As a hillside with jutting rocks comes into view, wanders into my path, I’m forced to turn a corner, and dive behind thick leaves, between a pair of rocks. My knees press into my chest, and my lungs heave. My tongue lolls out of my mouth and I pant hard, desperately. The breathing of a man clinging to life.

In the Jurassic period, am I still a man?

The shadows shake, the leaves crumble, and I curl into the rocks ever further. I can feel it’s steps reverberate in my pounding heart. It makes me feel like a rabbit – small, vulnerable, breath coming fast, burrowing in the dirt. Around me, the ancient plants that once cut my skin as I run now touch my wounds softly. Can an Allosaurus smell blood?

Yes, I think when like the Red Sea, the jungle growth parts, effortless, for the massive carnivore. My teeth grind down on my tongue to try and not make a sound – for a minute, I don’t breathe. It’s brown and red like the mud, green and rough like the forest, and taller than a bus. It’s spine curls, holding a posture that looms and a presence that dominates. It’s eyes meet mine, and they twinkle green like a cat, while it flexes it’s hands – curls it’s claws.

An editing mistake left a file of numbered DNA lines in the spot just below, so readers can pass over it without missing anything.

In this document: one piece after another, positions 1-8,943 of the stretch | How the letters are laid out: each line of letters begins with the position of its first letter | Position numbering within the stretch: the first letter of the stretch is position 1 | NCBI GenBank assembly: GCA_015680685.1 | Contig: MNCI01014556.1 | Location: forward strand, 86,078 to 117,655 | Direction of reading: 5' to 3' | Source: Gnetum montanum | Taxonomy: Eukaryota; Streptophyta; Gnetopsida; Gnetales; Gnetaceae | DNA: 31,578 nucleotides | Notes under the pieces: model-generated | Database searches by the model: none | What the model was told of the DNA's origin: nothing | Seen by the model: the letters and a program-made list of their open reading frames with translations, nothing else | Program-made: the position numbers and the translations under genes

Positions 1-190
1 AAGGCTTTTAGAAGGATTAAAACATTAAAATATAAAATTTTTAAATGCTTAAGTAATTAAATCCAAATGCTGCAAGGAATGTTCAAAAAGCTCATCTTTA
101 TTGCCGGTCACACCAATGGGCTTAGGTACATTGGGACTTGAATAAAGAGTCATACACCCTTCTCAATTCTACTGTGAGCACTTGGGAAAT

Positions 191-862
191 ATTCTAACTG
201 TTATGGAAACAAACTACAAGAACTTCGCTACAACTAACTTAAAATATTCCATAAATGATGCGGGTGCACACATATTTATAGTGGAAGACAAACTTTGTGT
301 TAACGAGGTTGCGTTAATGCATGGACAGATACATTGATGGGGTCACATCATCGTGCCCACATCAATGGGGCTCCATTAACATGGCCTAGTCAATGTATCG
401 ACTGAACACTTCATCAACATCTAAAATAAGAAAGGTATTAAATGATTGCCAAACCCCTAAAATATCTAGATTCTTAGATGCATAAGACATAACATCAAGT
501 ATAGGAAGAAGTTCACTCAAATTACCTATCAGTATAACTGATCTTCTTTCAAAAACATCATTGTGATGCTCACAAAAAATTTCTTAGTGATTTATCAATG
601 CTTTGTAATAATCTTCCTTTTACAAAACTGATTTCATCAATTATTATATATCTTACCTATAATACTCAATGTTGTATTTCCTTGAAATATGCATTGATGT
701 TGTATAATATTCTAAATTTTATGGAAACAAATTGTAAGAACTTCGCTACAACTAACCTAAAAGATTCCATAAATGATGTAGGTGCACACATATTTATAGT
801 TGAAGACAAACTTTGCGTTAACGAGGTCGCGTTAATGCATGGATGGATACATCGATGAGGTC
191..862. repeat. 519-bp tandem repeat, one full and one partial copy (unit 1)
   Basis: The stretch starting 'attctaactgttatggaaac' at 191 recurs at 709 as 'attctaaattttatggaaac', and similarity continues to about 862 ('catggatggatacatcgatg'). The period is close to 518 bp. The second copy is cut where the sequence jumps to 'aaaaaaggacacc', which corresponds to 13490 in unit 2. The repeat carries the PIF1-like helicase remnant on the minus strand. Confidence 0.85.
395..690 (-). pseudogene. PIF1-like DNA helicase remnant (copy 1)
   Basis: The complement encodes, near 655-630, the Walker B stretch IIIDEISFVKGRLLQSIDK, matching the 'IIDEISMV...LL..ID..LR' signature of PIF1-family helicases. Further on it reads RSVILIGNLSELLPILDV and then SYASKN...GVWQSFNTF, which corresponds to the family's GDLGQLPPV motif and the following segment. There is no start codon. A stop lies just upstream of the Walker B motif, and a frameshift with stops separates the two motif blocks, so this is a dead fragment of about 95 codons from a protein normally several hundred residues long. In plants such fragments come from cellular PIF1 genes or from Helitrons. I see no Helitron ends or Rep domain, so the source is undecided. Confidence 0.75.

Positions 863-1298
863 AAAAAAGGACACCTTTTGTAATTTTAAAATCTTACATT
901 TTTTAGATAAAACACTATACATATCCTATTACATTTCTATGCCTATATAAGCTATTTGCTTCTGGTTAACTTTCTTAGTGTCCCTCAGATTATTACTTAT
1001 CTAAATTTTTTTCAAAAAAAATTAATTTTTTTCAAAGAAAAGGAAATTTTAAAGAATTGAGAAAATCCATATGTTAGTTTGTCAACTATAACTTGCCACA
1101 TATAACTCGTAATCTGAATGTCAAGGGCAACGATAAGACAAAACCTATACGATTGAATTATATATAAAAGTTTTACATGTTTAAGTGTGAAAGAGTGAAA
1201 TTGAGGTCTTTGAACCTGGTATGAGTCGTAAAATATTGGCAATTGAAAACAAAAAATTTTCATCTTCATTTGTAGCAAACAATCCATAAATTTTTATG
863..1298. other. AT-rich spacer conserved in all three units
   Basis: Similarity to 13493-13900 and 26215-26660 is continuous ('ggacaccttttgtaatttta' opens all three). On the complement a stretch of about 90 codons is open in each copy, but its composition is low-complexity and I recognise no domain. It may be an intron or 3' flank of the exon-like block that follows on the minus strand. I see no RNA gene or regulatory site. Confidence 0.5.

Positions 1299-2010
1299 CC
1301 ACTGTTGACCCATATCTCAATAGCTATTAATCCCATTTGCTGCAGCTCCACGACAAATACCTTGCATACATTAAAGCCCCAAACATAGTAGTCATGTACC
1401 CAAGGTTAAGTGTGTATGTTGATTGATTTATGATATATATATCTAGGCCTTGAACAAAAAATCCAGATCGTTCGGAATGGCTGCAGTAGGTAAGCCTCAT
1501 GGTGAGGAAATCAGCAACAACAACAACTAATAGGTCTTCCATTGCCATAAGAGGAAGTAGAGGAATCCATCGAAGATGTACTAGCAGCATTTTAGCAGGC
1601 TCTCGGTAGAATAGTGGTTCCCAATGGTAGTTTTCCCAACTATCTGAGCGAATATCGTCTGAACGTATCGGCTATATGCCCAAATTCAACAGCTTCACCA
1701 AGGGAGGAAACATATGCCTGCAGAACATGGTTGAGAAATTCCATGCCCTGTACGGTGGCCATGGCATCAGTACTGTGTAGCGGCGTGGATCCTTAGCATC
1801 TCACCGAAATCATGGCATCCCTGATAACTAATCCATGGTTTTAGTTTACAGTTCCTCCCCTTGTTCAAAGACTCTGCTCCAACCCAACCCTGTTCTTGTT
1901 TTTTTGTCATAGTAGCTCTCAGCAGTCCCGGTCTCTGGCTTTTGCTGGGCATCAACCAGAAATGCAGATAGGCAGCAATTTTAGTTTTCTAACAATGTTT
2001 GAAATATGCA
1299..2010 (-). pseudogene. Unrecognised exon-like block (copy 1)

It looks right at me. It’s nostrils flare.

It can smell me.

Blood drips onto my knees, my teeth pressing hard into my lips. Involuntarily, a whine escapes my throat.

Well, that’s it for me. It looks nearly like I gave it permission – it smiles, practically, showing of rows of sharpened teeth bigger than my fingers, sharpened precariously like saws. I swear I can see flecks of bloodied flesh in its yellowed fangs. It takes a step, whipping it’s tail behind it, claws scraping through the dirt beneath it. It takes another. It gets so close to me, that I can smell its stinking breath. It’s mouth opens before me carefully, like I just wanna step in for it, make things a little easier for the both of us.

It screams when I do.

Both screams stop once those teeth slam shut.